District News, October 29 2021

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‘Rural’ not just for knitting and baking

Similar to many organisations, Southend Scottish Woman’s Institute (SWI), often referred to as ‘the Rural’ despite the national group dropping the word from its name, is struggling to keep attendance up.

As the country emerges from the Covid pandemic, things have changed for everyone and the ladies of the organising group have questioned what its members want and whether the group has a future in its current form.

The normal SWI year runs from October to April, with meetings held on the first Monday evening of each month.

They feature speakers, activities, competitions, tea and biscuits, cake, if you are lucky, and sometimes wine.

As part of the Argyll Federation, there are wider activities that members can get involved in, including bowling, sporting activities, craft workshops and the bi-annual federation show.

This is a competition for all members of Argyll institutes which includes floral arrangements, art, photography, prose, knitting sewing and, of course, baking – there is something for everyone.

‘The SWI was formed in 1917, originally to provide a social situation for rural woman and, in many ways, that is still true today but our world has changed over the years and we question what women want from such an organisation today,’ said a Southend SWI spokesperson.

‘Is there still a need or, indeed, want for such a group in today’s busy world?

‘We promote inclusion, fun, friendships, learning, sharing and socialising. Life skills and arts and crafts are just part of it.’

The organising committee is keen to keep the group going but is leaving it up to existing members and anyone interested in joining to decide where it goes from here.

The group’s members are reaching out to woman in the area, not only Southend residents, to join them for an informal social evening on Monday November 8, at 7.30pm, in Dunaverty Hall, Southend.

‘You will be welcomed with some cheese and wine and entertained with a fun-filled beetle drive,’ added the spokesperson. ‘Come along with absolutely no obligation. Everyone welcome.’


Whisky warehouse plan on hold

Plans for nine new whisky warehouses to be built on Islay have been put on hold after environmental chiefs raised concerns.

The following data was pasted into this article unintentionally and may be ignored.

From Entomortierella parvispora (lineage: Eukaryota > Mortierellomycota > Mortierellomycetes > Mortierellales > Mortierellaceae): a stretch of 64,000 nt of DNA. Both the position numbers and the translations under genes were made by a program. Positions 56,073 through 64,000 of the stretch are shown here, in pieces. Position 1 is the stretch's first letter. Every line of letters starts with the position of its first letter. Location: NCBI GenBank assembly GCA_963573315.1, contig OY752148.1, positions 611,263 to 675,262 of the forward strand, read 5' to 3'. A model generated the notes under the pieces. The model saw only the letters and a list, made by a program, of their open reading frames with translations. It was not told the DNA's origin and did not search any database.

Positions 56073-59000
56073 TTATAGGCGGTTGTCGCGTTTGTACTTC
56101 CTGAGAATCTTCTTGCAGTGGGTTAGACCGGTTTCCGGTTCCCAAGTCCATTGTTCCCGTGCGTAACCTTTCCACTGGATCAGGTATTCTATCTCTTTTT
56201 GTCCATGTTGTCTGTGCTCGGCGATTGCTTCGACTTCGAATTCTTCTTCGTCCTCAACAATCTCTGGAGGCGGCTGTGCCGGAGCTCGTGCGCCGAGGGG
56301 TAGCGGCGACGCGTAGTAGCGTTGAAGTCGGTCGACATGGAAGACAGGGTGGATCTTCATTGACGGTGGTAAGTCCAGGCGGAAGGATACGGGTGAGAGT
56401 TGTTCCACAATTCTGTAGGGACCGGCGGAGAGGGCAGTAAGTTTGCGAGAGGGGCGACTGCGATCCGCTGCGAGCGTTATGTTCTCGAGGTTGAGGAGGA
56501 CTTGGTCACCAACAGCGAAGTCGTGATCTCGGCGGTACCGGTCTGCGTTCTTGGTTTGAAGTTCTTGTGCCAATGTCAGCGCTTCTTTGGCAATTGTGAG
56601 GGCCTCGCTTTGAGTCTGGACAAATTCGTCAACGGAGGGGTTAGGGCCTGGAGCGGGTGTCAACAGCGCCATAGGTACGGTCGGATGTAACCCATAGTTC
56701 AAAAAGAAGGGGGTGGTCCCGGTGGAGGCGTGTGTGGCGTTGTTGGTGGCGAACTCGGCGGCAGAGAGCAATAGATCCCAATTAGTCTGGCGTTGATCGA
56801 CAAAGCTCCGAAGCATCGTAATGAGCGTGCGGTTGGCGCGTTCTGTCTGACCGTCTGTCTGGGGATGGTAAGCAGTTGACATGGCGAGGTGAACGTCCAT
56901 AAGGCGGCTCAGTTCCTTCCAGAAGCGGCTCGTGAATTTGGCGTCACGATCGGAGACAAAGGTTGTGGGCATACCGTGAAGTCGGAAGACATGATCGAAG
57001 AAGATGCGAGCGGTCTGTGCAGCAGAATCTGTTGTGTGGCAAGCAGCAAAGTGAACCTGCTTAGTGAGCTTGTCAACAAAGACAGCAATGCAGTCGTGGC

The proposal for the maturation facilities to be placed at the Ardnahoe Distillery at Askaig had initially been recommended for approval by an Argyll and Bute Council officer.

But after the publication of a handling report, the Scottish Environment Protection Agency (SEPA) advised that it felt more information was needed.

And at its virtual meeting on Wednesday October 20, the council’s planning, protective services and licensing committee unanimously agreed to continue consideration of the plans.

An updated report to the committee said: ‘Since the publication of the officer’s report of handling, SEPA has provided comment in relation to the potential storage of hazardous substances under the Control of Major Accident Hazards (Amendment) Regulations 2005 and a lack of detail on the procedural, design and modelling that needs to be addressed prior to the commencement of works.

‘Although these matters would ordinarily be addressed under a separate application for Hazardous Substances Consent and building warrant discussions with SEPA have confirmed that the resolution to their concerns could result in necessary material changes to the planning application.

‘For example, the building layout may need to alter to provide sufficient distance in the event of a fire, or the SuDS (sustainable drainage systems) scheme may require an amended to the layout to ensure sufficient levels of treatment to contain a pollution event.

‘Therefore, officers consider it expedient to delay the determination of the application to allow the applicant to liaise directly with SEPA to resolve this issue.’

The report stated that SEPA wished to know more detail about the maximum storage capacities of all the proposed warehouses.

It added: ‘Given the holding objection from a statutory consultee, officers consider that this should be addressed prior to the determination of the application.

‘SEPA has advised it is unlikely that the issues raised are incapable of resolution under the terms of the current application but remains of the opinion that this should be addressed prior to determination.

‘It is recommended this application be continued to allow the applicant to liaise directly with SEPA to resolve this issue.’

Having discussed the updated report, the committee unanimously agreed that the application process should continue until at least the committee’s next meeting, on Wednesday November 17.

Plans for nine new whisky warehouses at Islay’s Ardnahoe Distillery have been put on hold.